The Employment Appeal Tribunal has ruled that compensation for personal injury is available to employees in failure to provide rest break claims under the Working Time Regulations. The EAT also suggested that in low value claims, tribunals should take a proportionate and common sense approach in determining what is just and equitable compensation without the need for obtaining costly medical evidence.
Workers are entitled to a 20 minutes unpaid rest break when they work for more than six hours per day under Regulation 12 of the Working Time Regulations ("WTR"). A breach of Regulation 12 entitles workers to bring a claim for compensation under Regulation 30(4). If the claim is upheld, the Tribunal can award such compensation that it considers just and equitable in all the circumstances, having regard to: (1) the employer's default in refusing to permit the worker to exercise the right, and (2) any loss sustained by the worker which is attributable to the matters complained of.
Previous cases have held that compensation for injury to feelings is not available in such claims.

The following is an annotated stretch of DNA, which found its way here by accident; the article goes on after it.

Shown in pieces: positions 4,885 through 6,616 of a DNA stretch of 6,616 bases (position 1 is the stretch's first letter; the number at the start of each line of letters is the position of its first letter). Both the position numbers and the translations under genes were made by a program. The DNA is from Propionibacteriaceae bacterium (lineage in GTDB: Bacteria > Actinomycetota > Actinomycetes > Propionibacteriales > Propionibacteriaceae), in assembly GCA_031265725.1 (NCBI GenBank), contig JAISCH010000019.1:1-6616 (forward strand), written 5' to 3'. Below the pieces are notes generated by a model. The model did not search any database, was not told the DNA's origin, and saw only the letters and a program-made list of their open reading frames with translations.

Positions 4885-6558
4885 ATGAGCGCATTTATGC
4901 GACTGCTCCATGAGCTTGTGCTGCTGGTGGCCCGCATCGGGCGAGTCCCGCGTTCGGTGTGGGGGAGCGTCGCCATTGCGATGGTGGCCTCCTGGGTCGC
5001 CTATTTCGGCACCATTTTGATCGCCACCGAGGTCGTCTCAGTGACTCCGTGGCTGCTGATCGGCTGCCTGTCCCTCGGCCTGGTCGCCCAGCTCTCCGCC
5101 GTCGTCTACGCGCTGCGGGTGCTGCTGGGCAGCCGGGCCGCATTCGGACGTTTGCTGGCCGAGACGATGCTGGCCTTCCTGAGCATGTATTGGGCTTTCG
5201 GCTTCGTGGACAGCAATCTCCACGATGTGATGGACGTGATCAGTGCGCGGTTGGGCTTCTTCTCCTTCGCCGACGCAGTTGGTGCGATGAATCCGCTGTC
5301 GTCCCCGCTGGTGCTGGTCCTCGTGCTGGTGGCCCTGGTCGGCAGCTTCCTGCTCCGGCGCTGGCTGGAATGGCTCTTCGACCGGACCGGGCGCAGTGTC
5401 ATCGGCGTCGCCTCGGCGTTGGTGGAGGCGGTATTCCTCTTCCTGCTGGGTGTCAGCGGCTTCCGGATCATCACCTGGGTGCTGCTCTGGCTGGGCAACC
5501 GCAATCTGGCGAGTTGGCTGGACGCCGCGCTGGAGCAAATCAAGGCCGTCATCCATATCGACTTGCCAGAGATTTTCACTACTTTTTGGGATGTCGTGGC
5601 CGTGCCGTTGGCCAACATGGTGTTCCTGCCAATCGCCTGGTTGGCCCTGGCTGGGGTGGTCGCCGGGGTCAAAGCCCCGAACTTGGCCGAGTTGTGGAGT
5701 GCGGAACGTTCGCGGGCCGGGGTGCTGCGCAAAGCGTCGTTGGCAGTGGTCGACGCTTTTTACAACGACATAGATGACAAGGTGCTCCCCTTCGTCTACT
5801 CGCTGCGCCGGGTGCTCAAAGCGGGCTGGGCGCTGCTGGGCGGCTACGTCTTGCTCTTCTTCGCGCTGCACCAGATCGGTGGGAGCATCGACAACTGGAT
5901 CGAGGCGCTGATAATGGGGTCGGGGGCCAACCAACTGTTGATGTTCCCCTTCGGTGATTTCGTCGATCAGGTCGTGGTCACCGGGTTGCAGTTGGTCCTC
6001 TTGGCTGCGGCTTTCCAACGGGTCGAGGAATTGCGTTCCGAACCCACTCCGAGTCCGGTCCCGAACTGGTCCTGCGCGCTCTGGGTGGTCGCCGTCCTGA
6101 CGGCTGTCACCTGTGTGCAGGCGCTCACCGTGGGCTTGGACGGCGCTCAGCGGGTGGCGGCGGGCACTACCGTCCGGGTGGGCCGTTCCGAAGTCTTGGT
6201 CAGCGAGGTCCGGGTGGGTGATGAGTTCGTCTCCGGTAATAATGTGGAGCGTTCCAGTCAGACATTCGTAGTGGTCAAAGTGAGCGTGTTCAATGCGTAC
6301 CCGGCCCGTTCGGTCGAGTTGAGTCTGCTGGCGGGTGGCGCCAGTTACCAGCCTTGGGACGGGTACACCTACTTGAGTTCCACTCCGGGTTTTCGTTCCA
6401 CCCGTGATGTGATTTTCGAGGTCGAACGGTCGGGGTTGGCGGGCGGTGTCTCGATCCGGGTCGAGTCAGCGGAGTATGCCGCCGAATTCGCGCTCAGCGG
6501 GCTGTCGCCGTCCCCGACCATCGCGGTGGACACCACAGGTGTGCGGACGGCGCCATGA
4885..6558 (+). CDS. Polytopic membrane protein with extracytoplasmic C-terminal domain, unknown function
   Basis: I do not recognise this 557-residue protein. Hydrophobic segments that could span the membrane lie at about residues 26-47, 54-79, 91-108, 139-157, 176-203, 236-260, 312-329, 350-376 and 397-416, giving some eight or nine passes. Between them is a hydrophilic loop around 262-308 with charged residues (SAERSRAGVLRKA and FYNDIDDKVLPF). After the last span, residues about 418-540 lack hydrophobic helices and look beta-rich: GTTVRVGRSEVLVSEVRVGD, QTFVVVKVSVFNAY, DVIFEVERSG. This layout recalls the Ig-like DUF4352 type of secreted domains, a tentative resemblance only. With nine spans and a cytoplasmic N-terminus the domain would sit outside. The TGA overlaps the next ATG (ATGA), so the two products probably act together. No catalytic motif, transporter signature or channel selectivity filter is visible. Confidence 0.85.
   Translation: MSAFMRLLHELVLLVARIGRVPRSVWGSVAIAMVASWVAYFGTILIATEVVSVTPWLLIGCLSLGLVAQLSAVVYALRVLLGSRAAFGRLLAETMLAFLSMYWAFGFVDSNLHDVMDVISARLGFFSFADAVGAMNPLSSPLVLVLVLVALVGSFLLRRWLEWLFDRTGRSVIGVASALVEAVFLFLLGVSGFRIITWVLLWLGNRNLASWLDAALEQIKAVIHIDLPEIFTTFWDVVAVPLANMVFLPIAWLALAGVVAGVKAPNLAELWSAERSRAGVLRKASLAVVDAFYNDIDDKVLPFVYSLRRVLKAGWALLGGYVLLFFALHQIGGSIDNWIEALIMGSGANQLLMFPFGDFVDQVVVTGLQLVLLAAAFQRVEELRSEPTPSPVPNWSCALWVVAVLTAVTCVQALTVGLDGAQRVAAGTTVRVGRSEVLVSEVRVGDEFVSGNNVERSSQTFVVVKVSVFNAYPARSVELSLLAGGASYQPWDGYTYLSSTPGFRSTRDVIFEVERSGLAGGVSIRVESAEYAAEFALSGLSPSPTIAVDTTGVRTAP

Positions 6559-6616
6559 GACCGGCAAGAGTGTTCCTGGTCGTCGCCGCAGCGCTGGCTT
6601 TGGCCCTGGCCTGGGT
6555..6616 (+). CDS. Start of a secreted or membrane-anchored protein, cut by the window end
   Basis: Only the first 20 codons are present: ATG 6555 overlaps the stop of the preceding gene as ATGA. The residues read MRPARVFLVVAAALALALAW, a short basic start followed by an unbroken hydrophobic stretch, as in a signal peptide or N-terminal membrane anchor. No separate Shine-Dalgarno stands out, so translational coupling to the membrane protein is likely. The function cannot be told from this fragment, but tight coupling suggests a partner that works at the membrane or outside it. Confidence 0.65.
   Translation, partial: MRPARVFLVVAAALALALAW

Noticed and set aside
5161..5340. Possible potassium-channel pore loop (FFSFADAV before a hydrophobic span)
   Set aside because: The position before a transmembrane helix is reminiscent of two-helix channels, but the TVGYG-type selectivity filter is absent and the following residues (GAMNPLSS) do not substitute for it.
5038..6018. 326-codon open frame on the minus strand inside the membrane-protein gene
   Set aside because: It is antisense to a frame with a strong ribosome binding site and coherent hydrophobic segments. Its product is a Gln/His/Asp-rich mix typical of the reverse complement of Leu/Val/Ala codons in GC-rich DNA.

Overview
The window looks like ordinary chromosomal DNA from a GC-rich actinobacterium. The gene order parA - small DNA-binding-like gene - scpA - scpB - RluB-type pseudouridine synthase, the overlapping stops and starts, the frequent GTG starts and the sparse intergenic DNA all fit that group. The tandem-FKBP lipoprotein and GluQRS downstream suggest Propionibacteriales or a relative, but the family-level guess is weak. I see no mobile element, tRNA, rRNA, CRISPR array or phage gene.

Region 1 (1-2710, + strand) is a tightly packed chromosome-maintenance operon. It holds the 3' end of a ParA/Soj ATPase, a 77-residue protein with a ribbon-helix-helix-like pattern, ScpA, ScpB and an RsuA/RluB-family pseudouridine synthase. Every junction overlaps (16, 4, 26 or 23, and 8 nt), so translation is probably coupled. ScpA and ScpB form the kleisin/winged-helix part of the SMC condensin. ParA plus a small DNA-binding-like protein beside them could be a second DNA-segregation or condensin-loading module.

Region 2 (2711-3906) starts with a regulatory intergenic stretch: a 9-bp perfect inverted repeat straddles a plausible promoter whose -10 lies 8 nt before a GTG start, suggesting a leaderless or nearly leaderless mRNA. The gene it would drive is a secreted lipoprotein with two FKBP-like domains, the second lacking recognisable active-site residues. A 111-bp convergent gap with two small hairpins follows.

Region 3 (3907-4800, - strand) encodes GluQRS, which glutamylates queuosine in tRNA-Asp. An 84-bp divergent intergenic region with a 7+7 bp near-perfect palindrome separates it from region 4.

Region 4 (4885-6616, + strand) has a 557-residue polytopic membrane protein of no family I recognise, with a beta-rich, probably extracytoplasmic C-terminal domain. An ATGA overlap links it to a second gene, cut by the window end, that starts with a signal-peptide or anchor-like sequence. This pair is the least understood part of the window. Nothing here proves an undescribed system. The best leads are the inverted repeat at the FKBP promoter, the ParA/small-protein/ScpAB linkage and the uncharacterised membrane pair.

A Tribunal upheld part of the Claimant's claim that the employer had failed to provide him with rest breaks during a 14 days working period. The Claimant did not suffer any financial loss as a result of the breach. However, the Claimant had a pre-existing medical condition, known to his employer, which required him to regulate his food intake. The Tribunal found that as a result of him not having rest breaks, he did not have the opportunity to eat properly, which caused him some discomfort and stress. The Tribunal made a just and equitable award of £750.
On appeal, the employer argued that personal injury compensation is not available for Regulation 30(4) WTR compensation claims. In the alternative, it argued that the award of £750 was excessive.
The EAT ruled that personal injury compensation is available for Regulation 30(4) WTR compensation claims. It also rejected the employer's argument that the award of £750 was excessive and that the award should have been subject to a rigorous assessment looking at medical evidence, remoteness and the Judicial College Guidelines on personal injury. In low value claims, such as this case, tribunals should take a common sense approach without the need for obtaining costly medical advice. The Tribunal had heard sufficient evidence from the Claimant about the effect on his health and was entitled to make the award it did.
This decision enables claimants to claim compensation for personal injury where they have not been provided with rest breaks. The decision suggests that the bar is relatively low - in this case, the Tribunal found that the breach caused the Claimant "some discomfort and stress". Employers may therefore see an increase in such claims.
Grange v. Abellio London Ltd, Employment Appeal Tribunal